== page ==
By the time Nakasa moved to Johannesburg to work at Drum, the magazine's chaotic envisioning of black urban life had launched the careers of a cadre of talented black writers and photographers including Henry Nxumalo, Can Themba, Peter Ma-gubane, Ernest Cole, Todd Matshikiza and William (Bloke) Modisane. Educated at the moment when segregation cohered into apartheid, these men carried themselves brashly, rejecting their literary predecessors as conservative and woefully romantic, lacking the bite to respond to the dangerous world they inhabited. They saw themselves as an extension neither of an older black South African literary tradition nor of the community of white liberal South African novelists like Alan Paton, but rather in the mould of the Harlem Renaissance. They were, they believed, figures at the crossroads of a literary and social revolution that could redefine the meaning of blackness one photograph, short story or jazz piece at a time.16
Just as The Classic kicked into gear, however, Nakasa began to express deep frustration with life in South Africa, repeatedly complaining to friends and colleagues that he 'felt like hopping the next plane to go seek my fortune outside this hole'.44 Nakasa's disillusionment was fed in part by the growing danger of publishing literature in South Africa. In 1963, the same year as the first issue of The Classic was published, Parliament had passed the Publications and Entertainment Act, a piece of legislation that granted the state broad powers to ban or censor content it deemed unfavourable. This time around, the list included anything that was 'harmful to public morals', blasphemous, ridiculed 'any section of the inhabitants of the Republic', or posed a danger to the general peace. In the fall of 1963, for instance, Nakasa found himself forced to reject a short story submitted to The Classic since it was 'too hot to handle because [of] a rather bold bedroom angle', which he realized could catch the eye of the government censors and could spell death to the entire magazine.45
But to think of Nat Nakasa this way misses an important point: resistance to apartheid was acted out not by symbols but by people, moving through their lives without the moral clarity that historical hindsight affords. Such individuals are not simply shorthand for the injustices of apartheid - they are humans with sprawled and intricate lives that resist easy categorization. And unfortunately for those who would make an idol of Nakasa - or indeed any figure in modern South African history -deification does not hold up well to the scrutiny of detail.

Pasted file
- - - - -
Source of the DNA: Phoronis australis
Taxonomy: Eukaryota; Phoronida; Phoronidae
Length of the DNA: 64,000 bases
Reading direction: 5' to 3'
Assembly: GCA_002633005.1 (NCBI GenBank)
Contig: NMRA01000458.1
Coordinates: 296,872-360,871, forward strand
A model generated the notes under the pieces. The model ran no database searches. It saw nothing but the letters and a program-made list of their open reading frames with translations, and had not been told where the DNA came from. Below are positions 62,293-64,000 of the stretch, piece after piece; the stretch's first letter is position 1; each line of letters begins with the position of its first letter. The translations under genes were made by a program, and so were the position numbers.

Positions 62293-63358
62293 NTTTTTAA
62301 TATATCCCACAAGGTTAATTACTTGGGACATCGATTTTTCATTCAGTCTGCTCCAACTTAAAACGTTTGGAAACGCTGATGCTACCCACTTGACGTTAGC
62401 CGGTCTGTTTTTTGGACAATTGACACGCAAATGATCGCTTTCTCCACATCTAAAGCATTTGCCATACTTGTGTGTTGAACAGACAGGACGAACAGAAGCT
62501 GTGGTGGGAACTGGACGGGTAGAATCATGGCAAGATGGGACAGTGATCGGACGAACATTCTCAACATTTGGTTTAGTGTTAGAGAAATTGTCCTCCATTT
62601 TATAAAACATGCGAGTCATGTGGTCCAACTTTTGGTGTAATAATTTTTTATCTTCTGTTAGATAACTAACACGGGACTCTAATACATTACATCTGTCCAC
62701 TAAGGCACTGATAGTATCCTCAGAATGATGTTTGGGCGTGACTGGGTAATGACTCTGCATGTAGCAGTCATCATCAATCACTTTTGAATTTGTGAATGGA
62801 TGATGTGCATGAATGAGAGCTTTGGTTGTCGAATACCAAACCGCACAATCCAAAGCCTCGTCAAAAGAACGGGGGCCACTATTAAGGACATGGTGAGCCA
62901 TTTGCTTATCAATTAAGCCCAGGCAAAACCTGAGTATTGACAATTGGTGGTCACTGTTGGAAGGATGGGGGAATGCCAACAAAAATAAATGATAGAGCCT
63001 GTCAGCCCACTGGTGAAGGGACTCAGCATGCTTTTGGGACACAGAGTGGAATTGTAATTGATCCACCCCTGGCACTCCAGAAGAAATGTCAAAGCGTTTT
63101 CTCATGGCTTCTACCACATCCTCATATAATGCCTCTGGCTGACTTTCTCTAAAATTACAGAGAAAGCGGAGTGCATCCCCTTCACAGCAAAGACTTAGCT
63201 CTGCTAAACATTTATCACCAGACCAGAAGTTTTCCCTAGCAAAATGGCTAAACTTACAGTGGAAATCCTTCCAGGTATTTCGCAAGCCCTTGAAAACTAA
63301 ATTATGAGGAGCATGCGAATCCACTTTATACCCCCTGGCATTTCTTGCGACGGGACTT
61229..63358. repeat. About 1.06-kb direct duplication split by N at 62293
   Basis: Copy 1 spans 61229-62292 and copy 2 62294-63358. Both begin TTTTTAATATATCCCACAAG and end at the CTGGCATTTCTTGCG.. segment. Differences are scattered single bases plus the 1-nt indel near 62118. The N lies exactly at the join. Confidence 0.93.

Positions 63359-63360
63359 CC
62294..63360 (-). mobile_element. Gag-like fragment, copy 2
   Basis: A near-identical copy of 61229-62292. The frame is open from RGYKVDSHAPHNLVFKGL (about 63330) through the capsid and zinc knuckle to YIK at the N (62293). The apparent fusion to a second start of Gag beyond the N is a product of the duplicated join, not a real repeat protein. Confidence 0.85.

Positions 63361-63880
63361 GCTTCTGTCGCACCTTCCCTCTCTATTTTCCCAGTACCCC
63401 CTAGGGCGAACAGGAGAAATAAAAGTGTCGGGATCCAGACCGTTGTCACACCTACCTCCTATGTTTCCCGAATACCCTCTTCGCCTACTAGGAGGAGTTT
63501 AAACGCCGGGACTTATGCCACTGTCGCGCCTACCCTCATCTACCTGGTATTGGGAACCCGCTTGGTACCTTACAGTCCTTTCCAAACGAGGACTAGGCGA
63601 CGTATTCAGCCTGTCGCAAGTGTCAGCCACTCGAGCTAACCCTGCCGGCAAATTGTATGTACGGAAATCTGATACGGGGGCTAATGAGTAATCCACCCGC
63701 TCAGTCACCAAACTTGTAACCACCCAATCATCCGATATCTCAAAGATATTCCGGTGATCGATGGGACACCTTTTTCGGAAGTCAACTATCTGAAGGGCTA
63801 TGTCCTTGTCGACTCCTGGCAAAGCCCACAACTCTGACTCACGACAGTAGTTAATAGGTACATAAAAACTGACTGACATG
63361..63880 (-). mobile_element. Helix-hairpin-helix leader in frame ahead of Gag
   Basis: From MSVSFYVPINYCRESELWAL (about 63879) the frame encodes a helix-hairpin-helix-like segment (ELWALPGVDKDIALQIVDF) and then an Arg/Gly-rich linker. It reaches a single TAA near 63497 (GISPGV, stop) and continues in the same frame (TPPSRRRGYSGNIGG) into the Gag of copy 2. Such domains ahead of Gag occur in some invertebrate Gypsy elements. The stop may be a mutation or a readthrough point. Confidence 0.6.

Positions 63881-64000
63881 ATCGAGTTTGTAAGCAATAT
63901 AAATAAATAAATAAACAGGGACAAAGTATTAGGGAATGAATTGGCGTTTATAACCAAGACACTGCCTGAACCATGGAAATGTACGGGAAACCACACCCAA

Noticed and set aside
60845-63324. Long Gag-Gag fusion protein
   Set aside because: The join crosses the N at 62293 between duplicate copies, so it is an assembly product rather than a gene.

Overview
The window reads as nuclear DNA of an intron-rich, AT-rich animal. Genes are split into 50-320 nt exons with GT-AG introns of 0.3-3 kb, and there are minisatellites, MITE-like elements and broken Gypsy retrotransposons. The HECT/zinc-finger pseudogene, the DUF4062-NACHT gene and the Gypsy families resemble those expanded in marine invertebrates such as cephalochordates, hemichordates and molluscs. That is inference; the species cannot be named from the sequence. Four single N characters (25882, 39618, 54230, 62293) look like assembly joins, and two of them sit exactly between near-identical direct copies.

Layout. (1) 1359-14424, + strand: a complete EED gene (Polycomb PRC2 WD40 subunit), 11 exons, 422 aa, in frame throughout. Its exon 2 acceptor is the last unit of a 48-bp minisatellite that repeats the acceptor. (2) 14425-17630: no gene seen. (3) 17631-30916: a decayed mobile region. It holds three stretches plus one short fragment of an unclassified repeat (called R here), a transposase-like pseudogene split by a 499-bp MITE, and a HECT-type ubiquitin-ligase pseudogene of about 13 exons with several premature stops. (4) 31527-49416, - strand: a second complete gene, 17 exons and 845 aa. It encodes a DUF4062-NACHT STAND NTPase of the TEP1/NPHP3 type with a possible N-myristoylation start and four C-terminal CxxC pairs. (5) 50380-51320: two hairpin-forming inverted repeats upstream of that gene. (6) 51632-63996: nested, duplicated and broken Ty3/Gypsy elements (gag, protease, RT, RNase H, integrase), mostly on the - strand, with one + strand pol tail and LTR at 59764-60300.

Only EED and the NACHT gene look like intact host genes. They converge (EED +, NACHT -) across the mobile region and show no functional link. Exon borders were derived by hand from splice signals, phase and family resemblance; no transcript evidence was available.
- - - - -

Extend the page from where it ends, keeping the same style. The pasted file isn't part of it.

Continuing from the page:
1 For her indefatigable and patient advisement on this project, I would like to extend my deepest thanks to Karin Shapiro. Thanks are due as well to Heather Acott, Janet Ewald, Gail Gerhart, Alyssa Granacki, Brooke Hartley, Snayha Nath, Alan Venable, Andrew Walker, and especially to Rose Filler and Karlyn Forner for their valuable comments and support on various iterations of this project. I am also grateful to Thivhulayiwe Mutavhatsindi, who copied portions of the Nathaniel Nakasa Papers at the University of the Witwatersrand Historical Papers Collection for me and Kate Ryan, who translated Nakasa's police file from Afrikaans to English. Finally, I wish to acknowledge the generous financial support of the U.S. Department of State's Fulbright program for additional research conducted between September and November 2011. 2 Nat Nakasa, 'Native of Nowhere', The Classic, 1, 1 (1963), 73. 3 Matthew Keaney, \"I Can Feel My Grin Turn to a Grimace\": From Sophiatown Shebeens to the Streets of Soweto on the Pages of Drum, The Classic, New Classic, and Staffrider (Unpublished M.A. thesis, George Mason University, 2010), 128. Thanks to Matthew for correcting my previous misconceptions - and the historical record more generally - about the timing of Nakasa's death. 4 Interview with Hugh Masekela, Chapel Hill, North Carolina, 12 October 2010. 5 Historical and literary studies that provide a brief mention of Nat Nakasa include Peter Benson, '\"Border Operators\": Black Orpheus and the Genesis of Modern African Art and Literature', Research in African Literatures 14, 4 (1983), 431-73; Michael Chapman, The Drum Decade: Stories from the 1950s (Pietermaritzburg: University of Natal Press, 1989); Walter Ehmeir, 'Publishing South African Literature in English in the 1960s', Research in African Literatures, 26, 1 (Spring 1995), 111-131; Ulf Hannerz, 'Sophiatown: The View from Afar, Journal of Southern African Studies, 20, 2 (June 1994), 181-193; Mike Nicol, A Good Looking Corpse (London: Secker & Warburg, 1991); R. Neville Choonoo, South Africas Alternative Press: Voices of Protest and Resistance, 1880-1960 (Cambridge: Cambridge University Press, 1997), 252-265. Additionally, there are two literature Master's theses that focus on Nakasa's writing style: Heather Acott, 'Tactics of the Habitat: The Elusive Identity of Nat Nakasa' (Unpublished M.A. thesis, University of South Africa, 2008) and H.B. Singh, 'Nathaniel Nakasa, the Journalist as Autobiographer: A Crisis of Identity' (Unpublished M.A. thesis, University of Natal, 1990). By their nature, however, neither pays significant attention to his biography. The most detailed existing academic account of Nakasa's life is found instead in a biographical chapter within Matthew Keaney's Master's thesis,'\"I Can Feel My Grin Turn to a Grimace\": From Sophiatown Shebeens to the Streets of Soweto', which provides in particular new and rich analysis on the context of Nakasa's suicide. 6 The subject of biography's role in telling South African history has become an object of study and debate in recent years. See for example the exchange between Ciraj Rassool and Jonathan Hyslop in the South African Review of Sociology: Ciraj Rassool, 'Rethinking Documentary History and South African Political Biography', South African Review of Sociology, 41, 1 (2010), 28-55; Jonathan Hyslop, 'On Biography: A Response to Ciraj Rassool', South African Review of Sociology, 41, 2 (2010), 104-115. 7 Special thanks to Karin Shapiro and the students of her 'Modern South African History through Biography and Autobiography' course for first elucidating these themes to me. 8 Nat Nakasa, 'Snatching at the Good Life', The World of Nat Nakasa (Johannesburg: Picador Africa, 2005), 37. [ Links ] 9 'Cost of Coronation Heaviest in History, New York Times, 13 May 1937, 18. 10 For a more extensive discussion of this theme, see Saul Dubow, 'Introduction: South Africa's 1940s' in Saul Dubow and Alan Jeeves, eds., South Africas 1940s: Worlds of Possibilities (Cape Town: Double Storey, 2005), 1-19 and Deborah Posel, Vie Making of Apartheid: 1948-1961, Conflict and Compromise (Oxford: Oxford University Press, 1991), 23-60. 11 Basic biographical information on Nakasa's early years comes from his younger sister, Gladys Maphumulo. Telephone interview with Gladys Maphumulo, 7 November 2010. 12 Chamberlain Nakasa, Ivangeli Lokuz Akha or The Gospel of Self Help (Icindezelwe Ngabe Mission Press: Durban, 1941), 78. 13 'Zulu Lutheran High School: Junior Certificate Result - 1954', Ilanga Lase Natal, 5 February 1955, 15. 14 Theo Zindela, Ndazana: The Early Years ofNat Nakasa (Braamfontein: Skotaville Publishers, 1990), 10-11. 15 'The Press: South African Drumbeats', Time, 15 December, 1952. Accessed 12 October 2010. ,9171,820505,00.html 16 Lewis Nkosi, Home and Exile (London: Longmans, 1965), 4-5; Nat Nakasa, 'Writing in South Africa: A Speech at the University of the Witwatersrand', The World of Nat Nakasa (Johannesburg: Picador Africa, 2005), 230; R. Neville Choonoo, South Africas Alternative Press, 254. 17 Aluka: The Digital Library of Scholarly Resources from and about Africa, Suppression of Communism Act of 1950. Accessed 16 September, 2010. 18 Interview with Mongane Serote in Lauren Groenewald, Dir., Nat Nakasa: A Native of Nowhere (DVD, Times Media South Africa, 1999). 19 Anthony Sampson, Drum: An African Adventure - and Afterwards (London: Hodder and Stoughton, 1956), 102. 20 For articles mentioned in this paragraph, see Nat Nakasa, 'Why Taximen are Terrified', Drum, March 1958, 30-35; 'Look What We Drink', Drum, February 1958, 15-16; 'The Life and Death of King Kong', Drum, February 1959, 29-32. 21 There was, of course, never a strict dichotomy between journalism and activism. Some Drum writers were also ANC or Communist Party members or otherwise involved in resistance activities. Prominent among them were Ezekiel (Es'kia) Mphahlele, Alex La Guma and Dennis Brutus. 22 South African History Archive, University of the Witwatersrand, AL3284: 'Mark Gevisser's Research Papers for Thabo Mbeki: The Dream Deferred', X11, Interview with Thabo Mbeki, 26 August 2000; Mark Gevisser, A Legacy of Liberation: Thabo Mbeki and the Future of the South African Dream (New York: Palgrave Macmillan, 2009), 72. 23 Nat Nakasa, 'The Human Meaning of Apartheid', The New York Times Magazine, 24 September, 1961, 46. 24 The only Sharpeville-related content to appear during the State of Emergency was a photographic essay taken at the funeral of the victims. Photographs and accounts taken by Drum writers at the scene of the massacre, however, were published in many international outlets and helped build up global outrage against the National Party. Peter Magubane, 'Sharpeville Funeral', Drum, May 1960, 28-31; Tom Hopkinson, In the Fiery Continent (London: Victor Gollancz Ltd, 1962), 258. 25 Nat Nakasa, 'Over the Border', Drum, July 1960, 24-27. 26 National Archives (Pretoria), NTS 2769: 1623/301 Paspoort Lewis Nkosi; Karin Shapiro, 'No Exit : The Politics of Emigration Restrictions in Early Apartheid South Africa' (Unpublished paper, North-eastern Workshop for Southern Africa Conference, April 2007), 9. 27 Walter Ehmeir, 'Publishing South African Literature in English in the 1960s', Research in African Literatures, 26, 1 (Spring 1995), 111-113. 28 Drum had once published f